An unknown number of Test Iowa test kits cannot be processed because they were damaged, Barbara Rodriguez of the Des Moines Register reported on Thursday. According to a spokesperson for Gov. Kim Reynolds, only a “very small percentage” of test kits were affected.
“A very small percentage of individuals are going to receive a direct notice that their test sample is potentially damaged,” Pat Garrett, communications director for the governor, said in a statement. “We will notify these individuals and they will be offered the opportunity to retest at their convenience at any site that’s open at any time. These situations are not unique to Test Iowa, and it’s common among all testing for COVID19.”
“Garrett did not explain what led some samples to be potentially damaged, but he described it as common in coronavirus testing,” Rodriguez reported.
The test kits used at Test Iowa sites are provided by Nomi Health, a Utah-based tech company Gov. Reynolds awarded a $26 million no-bid contract to administer the testing program. Reynolds signed that contract shortly after she was made aware of the Nomi-run Test Utah during a phone call with actor Ashton Kutcher. Kutcher is a friend of the CEO of one of Nomi’s subcontractors for the testing programs, and according to the governor, the Cedar Rapids-born actor told her Test Utah “looked very promising.”
Questions have been raised in Utah about the efficacy of the test kits Nomi is using.
The kits are manufactured by Co-Diagnostics, a small company located in Salt Lake City, and the Salt Lake Tribune reported they have a “higher limit detection” than tests produced by larger companies, meaning more of the virus must be present in a sample before the test will detect it.
“An analysis by the life sciences publication BioCentury showed that at least 16 of 22 comparable tests authorized by the FDA report a lower limit of detection, or greater sensitivity, than Co-Diagnostic’s tests,” the Tribune said.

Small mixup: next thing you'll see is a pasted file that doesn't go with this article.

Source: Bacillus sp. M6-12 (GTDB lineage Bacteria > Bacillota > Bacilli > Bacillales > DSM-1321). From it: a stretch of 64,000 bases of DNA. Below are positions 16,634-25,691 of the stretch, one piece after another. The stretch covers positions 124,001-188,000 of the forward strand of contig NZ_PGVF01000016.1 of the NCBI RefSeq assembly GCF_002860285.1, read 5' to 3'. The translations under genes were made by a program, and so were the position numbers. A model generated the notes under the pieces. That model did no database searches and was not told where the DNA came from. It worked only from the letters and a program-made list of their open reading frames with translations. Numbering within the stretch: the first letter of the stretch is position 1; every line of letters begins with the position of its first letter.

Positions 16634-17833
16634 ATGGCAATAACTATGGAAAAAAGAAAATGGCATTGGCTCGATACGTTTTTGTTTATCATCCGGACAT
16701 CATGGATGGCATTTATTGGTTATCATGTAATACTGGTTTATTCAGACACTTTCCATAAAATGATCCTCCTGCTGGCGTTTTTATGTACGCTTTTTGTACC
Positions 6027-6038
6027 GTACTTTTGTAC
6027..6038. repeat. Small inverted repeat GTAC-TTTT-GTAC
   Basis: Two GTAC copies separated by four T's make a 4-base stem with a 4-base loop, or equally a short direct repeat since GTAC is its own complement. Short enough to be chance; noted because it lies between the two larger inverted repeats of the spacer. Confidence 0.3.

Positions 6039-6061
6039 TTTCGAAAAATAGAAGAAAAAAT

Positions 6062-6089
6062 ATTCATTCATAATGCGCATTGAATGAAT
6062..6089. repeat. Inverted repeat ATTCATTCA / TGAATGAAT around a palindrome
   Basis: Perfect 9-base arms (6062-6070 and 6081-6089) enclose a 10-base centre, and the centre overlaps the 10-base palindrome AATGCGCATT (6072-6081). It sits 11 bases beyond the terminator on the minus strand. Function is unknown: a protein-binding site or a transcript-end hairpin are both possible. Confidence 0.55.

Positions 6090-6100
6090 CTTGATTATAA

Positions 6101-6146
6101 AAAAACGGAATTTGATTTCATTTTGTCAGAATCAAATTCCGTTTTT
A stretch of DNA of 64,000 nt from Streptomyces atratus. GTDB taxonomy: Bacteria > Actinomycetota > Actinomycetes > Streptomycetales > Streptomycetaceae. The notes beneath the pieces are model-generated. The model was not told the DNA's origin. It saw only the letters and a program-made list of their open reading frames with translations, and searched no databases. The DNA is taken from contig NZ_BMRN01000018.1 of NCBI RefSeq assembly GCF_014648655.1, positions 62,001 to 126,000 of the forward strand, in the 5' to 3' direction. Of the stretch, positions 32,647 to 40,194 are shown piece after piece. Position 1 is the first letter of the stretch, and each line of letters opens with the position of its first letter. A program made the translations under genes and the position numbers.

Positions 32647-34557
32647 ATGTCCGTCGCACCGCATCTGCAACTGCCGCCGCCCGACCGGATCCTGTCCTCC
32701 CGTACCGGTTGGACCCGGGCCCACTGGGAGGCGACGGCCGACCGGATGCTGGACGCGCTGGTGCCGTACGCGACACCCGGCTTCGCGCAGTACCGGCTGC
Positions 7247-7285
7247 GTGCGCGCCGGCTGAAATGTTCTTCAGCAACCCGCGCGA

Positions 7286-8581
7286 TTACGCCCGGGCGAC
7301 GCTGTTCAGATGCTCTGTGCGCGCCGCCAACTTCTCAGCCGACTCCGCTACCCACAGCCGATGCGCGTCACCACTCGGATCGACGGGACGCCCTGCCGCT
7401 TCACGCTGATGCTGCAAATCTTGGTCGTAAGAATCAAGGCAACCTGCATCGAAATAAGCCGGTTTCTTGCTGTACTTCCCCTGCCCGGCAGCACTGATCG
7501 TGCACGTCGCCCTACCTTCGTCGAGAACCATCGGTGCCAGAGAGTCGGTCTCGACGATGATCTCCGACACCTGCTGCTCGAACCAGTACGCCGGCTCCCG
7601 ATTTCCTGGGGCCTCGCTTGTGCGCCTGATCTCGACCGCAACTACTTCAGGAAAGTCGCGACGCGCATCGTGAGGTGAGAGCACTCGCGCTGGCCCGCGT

The limit of detection in the Co-Diagnostic tests is also higher than what the CDC recommends.
The State Hygienic Laboratory at the University of Iowa is in the process of determining the reliability of the Test Iowa kits.
Nomi is not providing personnel to conduct the tests at the Test Iowa sites or transport the kits to the State Hygienic Laboratory. The tests are processed on equipment provided by Nomi, but state employees are processing the tests and analyzing the results.
Test Iowa currently has four testing sites around the state. The first, in Des Moines, opened on April 25. Sites in Waterloo and Sioux City followed. On Thursday, Test Iowa opened a site in Cedar Rapids.
Following the report of the damaged tests, former Gov. Chet Culver sent Reynolds a letter asking her to have “Auditor of State Rob Sand… conduct an immediate and comprehensive performance audit of Nomi Health’s services, to assure that the company is performing in a manner that complies with the express provisions of its contract with Iowa, with all applicable federal and state laws, and with best pandemic practices.”
Culver, a Democrat who served as governor from 2007 to 2011 noted Nomi Health “had little prior, proven track record in the delivery of public health services before its Iowa contract.” Prior to Test Utah, Nomi was probably best known for providing record management and payment systems for health care companies.
“If your Administration expects employees to report to work at meat processing plants and other places that are viewed by many as health-risky locations, then those workers simply must have access to the very best coronavirus testing protocols possible,” Culver told Reynolds in his letter.
“Our citizens deserve the peace of mind that an effective delivery of governmental services, aimed to diminish the harms of COVID-19, should be expected to provide,” the former governor said.